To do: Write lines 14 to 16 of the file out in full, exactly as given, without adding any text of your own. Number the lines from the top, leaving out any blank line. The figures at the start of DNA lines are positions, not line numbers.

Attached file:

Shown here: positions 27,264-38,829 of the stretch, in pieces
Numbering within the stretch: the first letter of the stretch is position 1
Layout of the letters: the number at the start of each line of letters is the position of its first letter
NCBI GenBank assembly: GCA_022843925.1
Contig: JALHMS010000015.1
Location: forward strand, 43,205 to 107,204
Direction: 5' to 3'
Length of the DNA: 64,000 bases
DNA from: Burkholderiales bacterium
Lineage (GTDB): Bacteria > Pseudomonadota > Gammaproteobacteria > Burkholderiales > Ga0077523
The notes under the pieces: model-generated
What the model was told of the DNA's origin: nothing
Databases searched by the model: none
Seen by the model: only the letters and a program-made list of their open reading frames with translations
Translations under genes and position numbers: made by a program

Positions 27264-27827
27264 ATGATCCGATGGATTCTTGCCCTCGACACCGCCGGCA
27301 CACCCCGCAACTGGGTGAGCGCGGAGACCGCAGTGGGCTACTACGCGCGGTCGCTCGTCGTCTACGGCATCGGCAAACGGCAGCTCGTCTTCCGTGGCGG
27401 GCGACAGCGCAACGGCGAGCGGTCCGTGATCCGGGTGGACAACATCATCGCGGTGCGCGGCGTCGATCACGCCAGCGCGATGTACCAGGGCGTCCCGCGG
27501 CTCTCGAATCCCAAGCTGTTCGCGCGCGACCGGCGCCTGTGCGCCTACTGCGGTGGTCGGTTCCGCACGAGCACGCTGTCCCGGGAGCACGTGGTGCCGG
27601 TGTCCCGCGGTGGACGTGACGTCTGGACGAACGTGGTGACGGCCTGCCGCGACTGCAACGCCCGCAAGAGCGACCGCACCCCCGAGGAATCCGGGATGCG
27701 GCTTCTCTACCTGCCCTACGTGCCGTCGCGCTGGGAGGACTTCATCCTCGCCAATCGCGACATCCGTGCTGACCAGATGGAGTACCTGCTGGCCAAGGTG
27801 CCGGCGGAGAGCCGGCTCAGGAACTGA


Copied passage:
Seen by the model: only the letters and a program-made list of their open reading frames with translations
Translations under genes and position numbers: made by a program

Positions 27264-27827